MasterCard: Holiday e-comm spending sees double-digit growthConsumer e-commerce spending is up by double digits so far this holiday shopping season, according to data from MasterCard Advisors, the financial giant's consulting and analytics division.
Online shopping sales are up 13.5% year-over-year this holiday shopping season, said Michael McNamara, VP of MasterCard Advisors SpendingPulse.
“E-commerce has been a key story,” he said, in a video.
Free shipping, discounts and other promotions are driving the increase, said Mike Berry, director of industry research at MasterCard Advisors. “That is a continuation of the trend we saw for the Monday after Thanksgiving. That day, online sales were up 18.3% over the same Monday after Black Friday in 2009,” he said. Berry added that online sales were up 17.2% for the full week after Black Friday.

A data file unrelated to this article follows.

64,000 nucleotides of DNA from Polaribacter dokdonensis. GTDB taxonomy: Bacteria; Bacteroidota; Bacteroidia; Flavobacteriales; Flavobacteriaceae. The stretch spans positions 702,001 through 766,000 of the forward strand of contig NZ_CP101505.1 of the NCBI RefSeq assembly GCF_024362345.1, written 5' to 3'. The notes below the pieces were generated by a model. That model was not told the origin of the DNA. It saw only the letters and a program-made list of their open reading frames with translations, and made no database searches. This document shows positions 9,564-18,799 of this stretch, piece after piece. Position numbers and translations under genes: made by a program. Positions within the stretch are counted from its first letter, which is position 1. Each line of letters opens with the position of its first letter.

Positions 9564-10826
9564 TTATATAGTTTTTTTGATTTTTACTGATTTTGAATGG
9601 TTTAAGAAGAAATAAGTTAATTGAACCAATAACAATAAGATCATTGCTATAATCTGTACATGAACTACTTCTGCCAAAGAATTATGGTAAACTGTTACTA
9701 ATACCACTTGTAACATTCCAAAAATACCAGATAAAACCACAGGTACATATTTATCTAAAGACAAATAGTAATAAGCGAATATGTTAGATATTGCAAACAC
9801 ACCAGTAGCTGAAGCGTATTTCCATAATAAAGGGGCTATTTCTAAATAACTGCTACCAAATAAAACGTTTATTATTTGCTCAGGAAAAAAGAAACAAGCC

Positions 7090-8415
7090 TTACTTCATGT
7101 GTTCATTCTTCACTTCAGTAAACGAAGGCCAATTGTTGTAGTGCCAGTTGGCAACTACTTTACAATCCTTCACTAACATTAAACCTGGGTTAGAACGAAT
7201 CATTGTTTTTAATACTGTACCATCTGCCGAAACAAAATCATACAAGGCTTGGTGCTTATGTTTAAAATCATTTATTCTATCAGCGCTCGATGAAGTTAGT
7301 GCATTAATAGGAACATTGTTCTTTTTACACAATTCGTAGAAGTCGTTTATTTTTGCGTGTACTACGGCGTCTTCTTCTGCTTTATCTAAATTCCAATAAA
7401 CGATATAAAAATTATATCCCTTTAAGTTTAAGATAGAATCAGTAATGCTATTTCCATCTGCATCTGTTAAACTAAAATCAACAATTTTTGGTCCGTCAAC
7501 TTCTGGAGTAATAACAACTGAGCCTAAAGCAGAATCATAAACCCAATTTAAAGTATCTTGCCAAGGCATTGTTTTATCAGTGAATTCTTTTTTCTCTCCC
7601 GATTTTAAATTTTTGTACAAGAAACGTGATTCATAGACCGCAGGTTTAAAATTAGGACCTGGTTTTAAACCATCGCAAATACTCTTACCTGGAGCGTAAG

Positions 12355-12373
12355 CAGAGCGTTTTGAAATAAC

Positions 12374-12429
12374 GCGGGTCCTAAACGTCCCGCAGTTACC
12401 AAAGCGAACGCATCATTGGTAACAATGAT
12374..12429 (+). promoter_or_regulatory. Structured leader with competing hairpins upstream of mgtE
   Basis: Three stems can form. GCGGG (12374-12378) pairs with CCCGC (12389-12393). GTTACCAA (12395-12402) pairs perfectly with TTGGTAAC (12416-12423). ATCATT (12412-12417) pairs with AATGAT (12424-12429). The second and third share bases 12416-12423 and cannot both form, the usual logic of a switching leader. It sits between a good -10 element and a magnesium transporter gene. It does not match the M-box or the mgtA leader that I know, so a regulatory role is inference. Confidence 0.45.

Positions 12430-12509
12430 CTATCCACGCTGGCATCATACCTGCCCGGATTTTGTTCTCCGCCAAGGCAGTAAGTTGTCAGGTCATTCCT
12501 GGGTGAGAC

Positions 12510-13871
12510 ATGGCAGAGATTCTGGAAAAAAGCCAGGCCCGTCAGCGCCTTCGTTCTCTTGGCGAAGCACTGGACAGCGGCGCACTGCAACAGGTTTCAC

Many online holiday promotions started the second week of November, making for a longer online shopping season this year, noted McNamara. The continuing shift of retail market share from bricks-and-mortar stores to e-tailers “has really driven some of the growth rates this year,” he said.
Consumer spending through December 11 is growing at a faster rate than the modest year-over-year increase seen during the back-to-school shopping season, according to MasterCard. Some segments, such as electronics and appliances, are flat due to falling prices for big-screen TVs and other big-ticket items, but others, such as e-commerce, are up significantly.
Several key sectors are up sharply, signaling consumers are more willing to spend money on non-essential items than they were last year. Apparel sales are up 9.8% over last year, jewelry is up 2.6%, and luxury items excluding jewelry increased 2.6%.
The increases in the jewelry and luxury categories could mask a hidden demand, said McNamara. He explained that jewelry and luxury items sell better at the end of the season, and last-minute sales are the bulk of holiday spending in both segments. For example, he noted about 30% of jewelry sales occur in the 10 days before Christmas.